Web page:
The Silent Age: Episode 2 is now available on iOs or Android, as an in-app purchase through the first episode.

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Virtual Book Tour: Syncing Forward

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In W. Laurence’s new novel Syncing Forward, the protagonist Martin James is investigating possible theft and espionage when he’s injected with a drug that slows his body down so much he finds himself unstuck in time. He’s able to realign with everyone else for short bursts of time. What seems like a day for James is months for everyone else, which naturally strains his personal and family relationships, as well as his search for a cure.  I enjoy well written timetravel, when it’s more about how human relationships are affected than technobabbling about how the time machine works. In this case, time travel was more of a mechanic to tell a story, or really two stories, one about what happens to James’ family as a result of this, and another about James’ search for the antidote and the various organizations involved in keeping it away from him.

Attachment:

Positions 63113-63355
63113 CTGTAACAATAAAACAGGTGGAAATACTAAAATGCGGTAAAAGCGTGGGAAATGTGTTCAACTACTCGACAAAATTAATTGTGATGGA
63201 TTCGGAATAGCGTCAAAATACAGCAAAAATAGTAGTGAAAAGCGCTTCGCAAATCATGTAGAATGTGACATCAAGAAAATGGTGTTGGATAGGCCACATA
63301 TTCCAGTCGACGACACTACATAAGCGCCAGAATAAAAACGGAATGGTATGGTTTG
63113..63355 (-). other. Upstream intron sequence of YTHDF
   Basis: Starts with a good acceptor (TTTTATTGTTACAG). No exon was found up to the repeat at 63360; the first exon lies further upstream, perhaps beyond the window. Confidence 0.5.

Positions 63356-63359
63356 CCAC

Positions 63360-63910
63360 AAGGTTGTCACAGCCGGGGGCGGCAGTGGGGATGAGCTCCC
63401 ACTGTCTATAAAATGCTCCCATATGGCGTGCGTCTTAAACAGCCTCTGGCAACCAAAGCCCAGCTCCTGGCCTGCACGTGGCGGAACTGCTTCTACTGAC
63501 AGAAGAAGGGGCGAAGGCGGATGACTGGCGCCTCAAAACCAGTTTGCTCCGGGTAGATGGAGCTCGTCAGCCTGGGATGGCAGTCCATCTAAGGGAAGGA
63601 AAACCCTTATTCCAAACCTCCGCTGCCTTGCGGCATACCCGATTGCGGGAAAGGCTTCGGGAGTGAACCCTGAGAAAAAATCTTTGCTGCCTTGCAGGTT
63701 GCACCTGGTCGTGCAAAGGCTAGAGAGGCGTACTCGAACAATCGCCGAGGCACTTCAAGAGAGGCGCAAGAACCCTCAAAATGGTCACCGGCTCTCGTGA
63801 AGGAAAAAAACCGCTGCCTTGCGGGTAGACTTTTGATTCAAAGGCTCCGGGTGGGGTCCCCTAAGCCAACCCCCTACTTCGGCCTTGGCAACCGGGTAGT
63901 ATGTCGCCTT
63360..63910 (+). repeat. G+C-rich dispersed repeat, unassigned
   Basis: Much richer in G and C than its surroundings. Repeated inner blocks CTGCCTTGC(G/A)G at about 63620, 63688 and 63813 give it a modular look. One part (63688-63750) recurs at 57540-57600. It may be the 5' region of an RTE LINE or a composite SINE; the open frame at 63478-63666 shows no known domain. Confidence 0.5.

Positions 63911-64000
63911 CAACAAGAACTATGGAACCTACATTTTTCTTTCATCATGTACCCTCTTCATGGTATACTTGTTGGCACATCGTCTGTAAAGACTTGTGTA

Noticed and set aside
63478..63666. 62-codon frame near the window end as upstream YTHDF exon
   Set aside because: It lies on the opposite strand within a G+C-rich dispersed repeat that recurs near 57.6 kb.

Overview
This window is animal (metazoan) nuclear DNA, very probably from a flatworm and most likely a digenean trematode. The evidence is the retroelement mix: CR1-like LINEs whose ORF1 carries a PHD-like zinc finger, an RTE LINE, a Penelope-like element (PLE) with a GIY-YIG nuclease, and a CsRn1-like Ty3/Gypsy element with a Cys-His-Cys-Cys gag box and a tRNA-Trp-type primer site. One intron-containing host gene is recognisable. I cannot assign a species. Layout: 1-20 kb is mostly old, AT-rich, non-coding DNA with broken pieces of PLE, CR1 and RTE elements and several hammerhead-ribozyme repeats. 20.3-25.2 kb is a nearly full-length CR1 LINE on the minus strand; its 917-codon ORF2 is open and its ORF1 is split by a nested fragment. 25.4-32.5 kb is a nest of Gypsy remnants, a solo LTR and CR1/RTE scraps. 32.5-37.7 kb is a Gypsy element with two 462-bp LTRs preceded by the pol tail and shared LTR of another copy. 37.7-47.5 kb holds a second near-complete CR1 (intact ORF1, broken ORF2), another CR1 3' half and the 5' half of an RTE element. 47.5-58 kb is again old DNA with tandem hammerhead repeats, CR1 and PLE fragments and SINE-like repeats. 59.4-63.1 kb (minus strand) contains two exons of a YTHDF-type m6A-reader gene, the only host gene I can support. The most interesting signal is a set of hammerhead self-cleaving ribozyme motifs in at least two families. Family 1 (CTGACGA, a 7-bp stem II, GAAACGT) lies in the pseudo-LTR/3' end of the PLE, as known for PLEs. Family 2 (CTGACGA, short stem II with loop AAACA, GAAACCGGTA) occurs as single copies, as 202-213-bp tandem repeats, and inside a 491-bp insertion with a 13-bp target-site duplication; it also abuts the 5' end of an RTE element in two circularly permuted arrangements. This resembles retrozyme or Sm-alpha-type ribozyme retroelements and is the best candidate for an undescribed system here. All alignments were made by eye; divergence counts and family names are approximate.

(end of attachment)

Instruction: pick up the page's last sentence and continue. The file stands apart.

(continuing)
The future in Syncing Forward is simultaneously scary and realistic. I don’t want to reveal too much, because I really enjoyed the way world events at each of James’ synchronizations unfolded into the next. One plotpoint involves genetically modified food that’s slowly eliminating a certain group of people, and the narration is careful to point out that this is malicious and intentional, and not just the usual macro corporations accidentally offing people to save money. At other points in the novel, we encounter more sinister and extreme versions of today’s political factions.

The beginning is a little awkward and a little jarring, but keep reading through the exposition and the story becomes a page-turner. There are occasional troublesome transitions, but the novel is both a compelling family saga and a dystopian scifi adventure, so there’s bound to be a little awkwardness between the two.

My only complaint is this is another rich, developed scifi world with very few roles for women. James’ daughters are both dutiful family-focused women in their own ways, and Wfeature well in the family-sage side of the novel. Science and technology have advanced quite far in this novel, and along realistic channels, but as James deals with a shady world of scientific terrorists, researchers, double agents, and not to mention cosmonauts interested in his longevity for their own purposes,  he tends to deal with men (and, towards the end, a sexy lady companion-bot). Would have been nice to see more female characters in the hard science story arc as well.